It appears that Britain has taken the Obamanation idea of unelected “Czars” with powers to make laws to heart.
In the Atlanta Journal-Constitution blog article, Really dumb legislation — “cyberbullying prevention,” by Bob Barr, he reports:
Knee-jerk reactions by the Congress to particular problems have given us some really bad laws over the years. However, one of the worst examples of such reactive legislation to come down the pike in a long time, has to be something called the “Megan Meier Cyberbullying Prevention Act,” introduced earlier this year by US Rep. Linda Sanchez (D-Calif.). Thankfully, the bill’s author has secured the support of less than a dozen co-sponsors, a fact that greatly diminishes the chances it will pass the House and eventually be signed into law. However, other really bad legislative proposals have snuck through both houses of Congress with little obvious supprt, and been signed into law by various presidents wanting to prove themselves as “tough on crime” as the legislators who voted for the proposals.
Unfortunately, the legislative vehicle Rep. Sanchez has devised to address the federal problem she has identified, would work great mischief on federal criminal prosecutions and on the Constitution of the United States.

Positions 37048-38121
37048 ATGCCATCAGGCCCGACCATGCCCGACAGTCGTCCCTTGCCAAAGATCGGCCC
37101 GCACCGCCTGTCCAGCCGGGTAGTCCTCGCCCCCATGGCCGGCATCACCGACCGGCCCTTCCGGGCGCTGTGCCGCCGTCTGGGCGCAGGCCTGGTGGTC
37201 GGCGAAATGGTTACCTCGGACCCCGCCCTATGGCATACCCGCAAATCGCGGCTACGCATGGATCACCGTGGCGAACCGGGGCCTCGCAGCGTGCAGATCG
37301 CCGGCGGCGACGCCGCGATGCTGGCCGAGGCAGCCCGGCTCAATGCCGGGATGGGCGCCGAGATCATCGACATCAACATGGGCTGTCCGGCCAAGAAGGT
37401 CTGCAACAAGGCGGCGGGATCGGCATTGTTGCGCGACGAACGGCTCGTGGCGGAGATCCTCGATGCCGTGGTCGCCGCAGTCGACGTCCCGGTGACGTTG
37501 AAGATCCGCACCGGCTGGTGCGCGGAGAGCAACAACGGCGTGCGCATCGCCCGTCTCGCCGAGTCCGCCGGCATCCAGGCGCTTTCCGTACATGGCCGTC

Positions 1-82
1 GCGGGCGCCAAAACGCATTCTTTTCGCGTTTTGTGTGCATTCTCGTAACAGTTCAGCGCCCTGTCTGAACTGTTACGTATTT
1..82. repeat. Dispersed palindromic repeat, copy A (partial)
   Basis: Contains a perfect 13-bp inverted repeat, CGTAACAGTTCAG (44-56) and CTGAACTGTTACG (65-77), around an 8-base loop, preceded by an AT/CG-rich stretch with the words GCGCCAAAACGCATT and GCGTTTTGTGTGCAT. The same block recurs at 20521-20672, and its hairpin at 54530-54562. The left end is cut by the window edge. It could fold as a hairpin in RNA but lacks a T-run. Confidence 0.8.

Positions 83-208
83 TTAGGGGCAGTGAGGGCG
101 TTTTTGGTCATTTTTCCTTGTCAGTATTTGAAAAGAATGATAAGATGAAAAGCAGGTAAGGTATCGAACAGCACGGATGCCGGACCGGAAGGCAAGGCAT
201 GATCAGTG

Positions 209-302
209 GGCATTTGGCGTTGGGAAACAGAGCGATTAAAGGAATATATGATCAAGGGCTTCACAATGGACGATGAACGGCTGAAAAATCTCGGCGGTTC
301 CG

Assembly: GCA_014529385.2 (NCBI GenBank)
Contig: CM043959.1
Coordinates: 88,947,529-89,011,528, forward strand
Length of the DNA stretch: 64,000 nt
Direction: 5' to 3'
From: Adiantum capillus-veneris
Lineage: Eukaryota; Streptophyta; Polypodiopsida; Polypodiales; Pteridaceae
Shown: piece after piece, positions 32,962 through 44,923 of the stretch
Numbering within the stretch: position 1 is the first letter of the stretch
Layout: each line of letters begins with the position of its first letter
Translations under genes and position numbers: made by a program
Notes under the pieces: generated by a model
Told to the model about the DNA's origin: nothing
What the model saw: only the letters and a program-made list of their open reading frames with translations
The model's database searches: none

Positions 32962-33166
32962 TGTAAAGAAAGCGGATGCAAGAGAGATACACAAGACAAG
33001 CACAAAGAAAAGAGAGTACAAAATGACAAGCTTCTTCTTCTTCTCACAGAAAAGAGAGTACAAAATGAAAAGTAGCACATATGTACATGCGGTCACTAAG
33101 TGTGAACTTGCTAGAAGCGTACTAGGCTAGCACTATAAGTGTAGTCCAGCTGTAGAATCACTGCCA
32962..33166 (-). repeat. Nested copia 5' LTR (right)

With legislation such as S. 778 looming and Obama looking to sign international treaties on copyright that threatens all Internet blogs, Jay Rockefeller will be drooling as he looks at how this threat from across the pond turns out. Might even give him some new ideas.
BoingBoing reports the following:
A source close to the British Labour Government has just given me reliable information about the most radical copyright proposal I’ve ever seen.
Secretary of State Peter Mandelson is planning to introduce changes to the Digital Economy Bill now under debate in Parliament. These changes will give the Secretary of State (Mandelson — or his successor in the next government) the power to make “secondary legislation” (legislation that is passed without debate) to amend the provisions of Copyright, Designs and Patents Act (1988).
What that means is that an unelected official would have the power to do anything without Parliamentary oversight or debate, provided it was done in the name of protecting copyright. Mandelson elaborates on this, giving three reasons for his proposal:
S. 773 This Act may be cited as the `Cybersecurity Act of 2009′.
S. 778 To establish, within the Executive Office of the President, the Office of the National Cybersecurity Advisor. The so-called “Computer Czar”